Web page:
Tuesday, February 04, 2014


   As a writer of fiction that as often as not takes place in an urban or commonplace setting I'm not nit-picky about grammar when it comes to dialog, especially when it comes to informal speech. Who really knows how to spell most modern slang, anyway? A lot of it is as subjective as, say, naming your child Tammi with an 'I' or Tammy with a 'Y.' People often leave their participles hanging in every-day conversations. And it is just as common to end a sentence in a preposition as not. In fact many people look at you oddly if, instead of, "That's something I won't put up with," you were to say, "That's something up with which I won't put."

   But there are one or two things that irritate me when I read them. Not out-right anger, but like an errant cat hair in your eyelash that you just can't quite seem to get hold of, they nag at me, and I'd prefer not to have to put up with them. One of these things is the consistent misuse of the words: yay, yea, yeah, yah, and ya. Most of the time the intent is for the character to express consent or agreement with something someone else has said, but it seems many writers don't know the right spelling to use.

   So, very quickly:

   YAY (pronounced like HAY) is an expression of happiness or joy, derived from HOORAY.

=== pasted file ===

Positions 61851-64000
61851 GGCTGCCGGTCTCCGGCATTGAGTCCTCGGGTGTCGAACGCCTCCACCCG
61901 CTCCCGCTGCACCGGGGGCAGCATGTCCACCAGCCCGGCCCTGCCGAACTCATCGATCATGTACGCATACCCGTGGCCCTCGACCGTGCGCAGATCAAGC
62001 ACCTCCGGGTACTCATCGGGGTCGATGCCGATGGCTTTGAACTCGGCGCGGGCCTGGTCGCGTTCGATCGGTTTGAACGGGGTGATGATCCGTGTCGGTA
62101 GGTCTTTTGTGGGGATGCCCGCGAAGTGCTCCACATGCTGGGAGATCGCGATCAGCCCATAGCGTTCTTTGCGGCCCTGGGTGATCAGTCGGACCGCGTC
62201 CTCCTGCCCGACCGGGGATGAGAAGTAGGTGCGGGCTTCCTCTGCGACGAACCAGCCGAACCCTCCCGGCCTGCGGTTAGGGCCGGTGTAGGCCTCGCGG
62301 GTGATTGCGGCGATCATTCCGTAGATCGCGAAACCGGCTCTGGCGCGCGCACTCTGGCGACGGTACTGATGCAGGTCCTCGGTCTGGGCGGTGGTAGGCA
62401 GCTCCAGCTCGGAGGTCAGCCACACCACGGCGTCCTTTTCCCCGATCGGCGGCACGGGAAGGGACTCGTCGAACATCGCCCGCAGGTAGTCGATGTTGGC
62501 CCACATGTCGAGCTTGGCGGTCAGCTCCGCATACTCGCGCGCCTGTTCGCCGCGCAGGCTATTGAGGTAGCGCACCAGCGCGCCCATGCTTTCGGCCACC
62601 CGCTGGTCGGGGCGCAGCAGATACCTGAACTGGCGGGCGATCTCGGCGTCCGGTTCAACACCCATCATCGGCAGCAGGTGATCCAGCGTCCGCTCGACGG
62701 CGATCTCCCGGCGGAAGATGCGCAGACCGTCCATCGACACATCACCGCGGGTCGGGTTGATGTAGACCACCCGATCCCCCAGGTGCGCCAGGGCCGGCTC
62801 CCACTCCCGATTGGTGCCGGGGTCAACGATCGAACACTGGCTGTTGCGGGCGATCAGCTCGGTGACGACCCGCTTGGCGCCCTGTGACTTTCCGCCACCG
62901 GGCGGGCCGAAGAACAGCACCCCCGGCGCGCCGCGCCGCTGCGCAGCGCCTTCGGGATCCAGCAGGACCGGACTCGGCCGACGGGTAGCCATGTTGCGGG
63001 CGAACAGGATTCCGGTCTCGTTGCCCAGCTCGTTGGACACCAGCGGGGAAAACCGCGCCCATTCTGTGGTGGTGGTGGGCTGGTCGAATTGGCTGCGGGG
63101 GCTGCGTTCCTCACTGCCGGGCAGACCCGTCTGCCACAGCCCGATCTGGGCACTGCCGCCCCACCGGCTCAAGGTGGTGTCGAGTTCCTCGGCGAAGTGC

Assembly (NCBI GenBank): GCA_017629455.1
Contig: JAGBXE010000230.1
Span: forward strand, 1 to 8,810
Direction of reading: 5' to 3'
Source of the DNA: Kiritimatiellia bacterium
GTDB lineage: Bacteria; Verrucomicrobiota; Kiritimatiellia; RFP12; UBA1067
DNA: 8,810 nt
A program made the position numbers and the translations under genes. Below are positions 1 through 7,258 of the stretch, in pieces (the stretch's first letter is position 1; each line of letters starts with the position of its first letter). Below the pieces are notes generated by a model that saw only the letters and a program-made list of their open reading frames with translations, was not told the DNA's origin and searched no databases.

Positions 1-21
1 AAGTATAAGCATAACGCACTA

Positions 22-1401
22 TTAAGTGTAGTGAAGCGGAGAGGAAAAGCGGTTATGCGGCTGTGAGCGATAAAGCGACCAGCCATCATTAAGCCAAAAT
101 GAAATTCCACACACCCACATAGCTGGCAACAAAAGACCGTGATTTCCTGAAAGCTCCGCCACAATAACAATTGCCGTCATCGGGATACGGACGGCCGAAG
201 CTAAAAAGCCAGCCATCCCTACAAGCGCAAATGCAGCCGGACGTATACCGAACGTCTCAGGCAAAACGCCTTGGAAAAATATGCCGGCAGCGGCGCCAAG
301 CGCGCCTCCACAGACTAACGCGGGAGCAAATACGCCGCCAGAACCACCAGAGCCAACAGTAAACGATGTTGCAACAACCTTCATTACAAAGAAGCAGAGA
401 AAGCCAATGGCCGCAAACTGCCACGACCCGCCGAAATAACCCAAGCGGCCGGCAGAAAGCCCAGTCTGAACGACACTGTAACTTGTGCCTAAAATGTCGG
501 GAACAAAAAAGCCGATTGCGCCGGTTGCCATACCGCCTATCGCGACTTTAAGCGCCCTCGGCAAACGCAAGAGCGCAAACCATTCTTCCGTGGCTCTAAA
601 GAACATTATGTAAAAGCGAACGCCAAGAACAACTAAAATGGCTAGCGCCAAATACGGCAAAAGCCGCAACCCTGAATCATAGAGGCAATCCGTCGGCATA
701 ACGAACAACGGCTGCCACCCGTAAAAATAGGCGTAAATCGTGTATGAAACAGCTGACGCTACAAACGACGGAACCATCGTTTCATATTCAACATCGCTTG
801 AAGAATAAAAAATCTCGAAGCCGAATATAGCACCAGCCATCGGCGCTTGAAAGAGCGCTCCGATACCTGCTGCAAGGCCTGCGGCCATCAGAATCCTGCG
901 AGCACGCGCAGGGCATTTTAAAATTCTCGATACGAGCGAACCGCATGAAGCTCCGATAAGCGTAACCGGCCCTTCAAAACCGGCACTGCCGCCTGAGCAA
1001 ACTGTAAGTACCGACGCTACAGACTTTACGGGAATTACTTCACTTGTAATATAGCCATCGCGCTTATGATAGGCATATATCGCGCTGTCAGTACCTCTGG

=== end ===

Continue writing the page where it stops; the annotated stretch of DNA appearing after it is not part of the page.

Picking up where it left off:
YEA (also pronounced like HAY) is a Middle-English word not used any more. It is a high-handed way of saying "...and therefore..." meant to carry weight and import. Many people think it means yes, and sometimes in context it might seem to be so, but it really doesn't.
   YAH (Pronounced like JAW) is used, if at all, to encourage a mount or team of horses or steers, etc. to move.
   YA (pronounced like HUH) is a form of the word YOU. You might say, "Love ya!"
   YEAH (pronounced with the short A sound, like a goat braying) is what most of us mean when we write the other words in dialog. This is the one that is synonymous with YES.

   Honestly I don't expect this blog to have much impact on the misuse of these words in dialog and, frankly, in texts or tweets or Facebook statuses across the Internet, but at least I've gotten it off my chest.


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